We strive to know Christ more deeply and bring others to his redeeming grace.


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In those days John the Baptist appeared in the wilderness of Judea,

proclaiming, “Repent, for the kingdom of heaven has come near.”

This is the one of whom the prophet Isaiah spoke when he said,

“The voice of one crying out in the wilderness: ‘Prepare the way

of the Lord, make his paths straight.’” (Matthew 3:1-3, NRSV).

What does road construction have to do with the season of Advent?

I wonder if there are roads in our hearts, community, and our church

that must be prepared so that God can be born anew in us? For me

“preparing a way” is a struggle to let go of my ideas of the right way

to be and the right things to do that might block the path for Christ

truly to enter and change my heart and mind. The truth is I don’t

have perfect knowledge and can only begin to guess what God wants.

I can only hope I am on the same road with Jesus. That’s why I like

Thomas Merton’s prayer:

“My Lord God, I have no idea where I am going. I do not see the road ahead of me. I cannot know for certain where it will end. Nor do I really know myself, and the fact that I think that I am following your will does not mean that I am actually doing so. But I believe that the desire to please you does in fact please you. And I hope I have that desire in all that I am doing. I hope that I will never do anything apart from that desire. And I know that if I do this you will lead me by the right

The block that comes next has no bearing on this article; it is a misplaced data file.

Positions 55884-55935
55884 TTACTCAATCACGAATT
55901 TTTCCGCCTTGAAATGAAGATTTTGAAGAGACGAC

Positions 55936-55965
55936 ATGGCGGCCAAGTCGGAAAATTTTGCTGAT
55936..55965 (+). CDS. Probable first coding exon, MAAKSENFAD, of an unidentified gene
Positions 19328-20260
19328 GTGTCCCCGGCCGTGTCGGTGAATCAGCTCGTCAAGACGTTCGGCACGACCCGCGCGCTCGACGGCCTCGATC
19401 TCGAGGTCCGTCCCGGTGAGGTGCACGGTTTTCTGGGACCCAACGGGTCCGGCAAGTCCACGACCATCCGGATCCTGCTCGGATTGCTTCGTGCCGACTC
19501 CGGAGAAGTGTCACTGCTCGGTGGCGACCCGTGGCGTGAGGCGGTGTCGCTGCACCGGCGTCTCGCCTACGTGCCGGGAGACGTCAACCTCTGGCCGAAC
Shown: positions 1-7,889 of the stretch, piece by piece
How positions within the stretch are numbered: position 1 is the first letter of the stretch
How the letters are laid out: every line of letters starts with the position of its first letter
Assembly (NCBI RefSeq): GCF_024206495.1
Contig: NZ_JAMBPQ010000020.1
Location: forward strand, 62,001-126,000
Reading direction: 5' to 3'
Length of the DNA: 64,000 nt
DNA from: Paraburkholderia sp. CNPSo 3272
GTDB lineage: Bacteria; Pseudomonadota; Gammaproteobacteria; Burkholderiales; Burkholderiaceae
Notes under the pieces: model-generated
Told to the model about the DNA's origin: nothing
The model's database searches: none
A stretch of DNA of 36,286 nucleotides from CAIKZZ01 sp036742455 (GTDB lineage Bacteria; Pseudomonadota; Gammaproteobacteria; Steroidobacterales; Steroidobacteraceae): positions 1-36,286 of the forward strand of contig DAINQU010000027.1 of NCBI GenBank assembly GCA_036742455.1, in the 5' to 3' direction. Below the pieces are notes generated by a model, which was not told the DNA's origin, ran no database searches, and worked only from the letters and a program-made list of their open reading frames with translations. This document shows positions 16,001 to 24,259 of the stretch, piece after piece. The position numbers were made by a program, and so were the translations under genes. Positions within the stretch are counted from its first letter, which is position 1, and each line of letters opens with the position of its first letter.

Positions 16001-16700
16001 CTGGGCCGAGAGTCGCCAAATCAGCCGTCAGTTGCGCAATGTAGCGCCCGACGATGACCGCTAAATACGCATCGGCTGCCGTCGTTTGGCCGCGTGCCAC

road, though I may know nothing about it. Therefore will I trust you always, though I may seem to be lost and in the shadow of death. I will not fear, for you are ever with me, and you will never leave me to face my perils alone.”

This way of “unknowing” is part of the apophatic tradition of Christianity. Apophaticism is a way of coming to know Jesus that is self-emptying and allows space for encountering him. Even if we can’t step outside our personal assumptions and biases, which may be impossible, at least we may attempt a beginning awareness of how hard it is to get to know Jesus without trying to tame him somehow or make a relationship with Christ simplistic.

Historically, Advent has been an opportunity to look within and prepare the way of the Lord. Contemplative writer, Cynthia Bourgeault says that the word translated in our scripture above as “repent” really means “beyond or larger mind.” This Advent some of us will be doing a little road construction of this sort together into larger minds with God’s help as we read and study, New Seeds of Contemplation, by Susan Monk Kidd and Thomas Merton. At the same time, St. Bede’s plans to continue conversations about the Sunday lectionary readings during Advent for those who are interested. Please join us! In any case, I pray we will approach our Advent road construction with renewed wonder about the coming of Christ by preparing the way in our hearts and minds.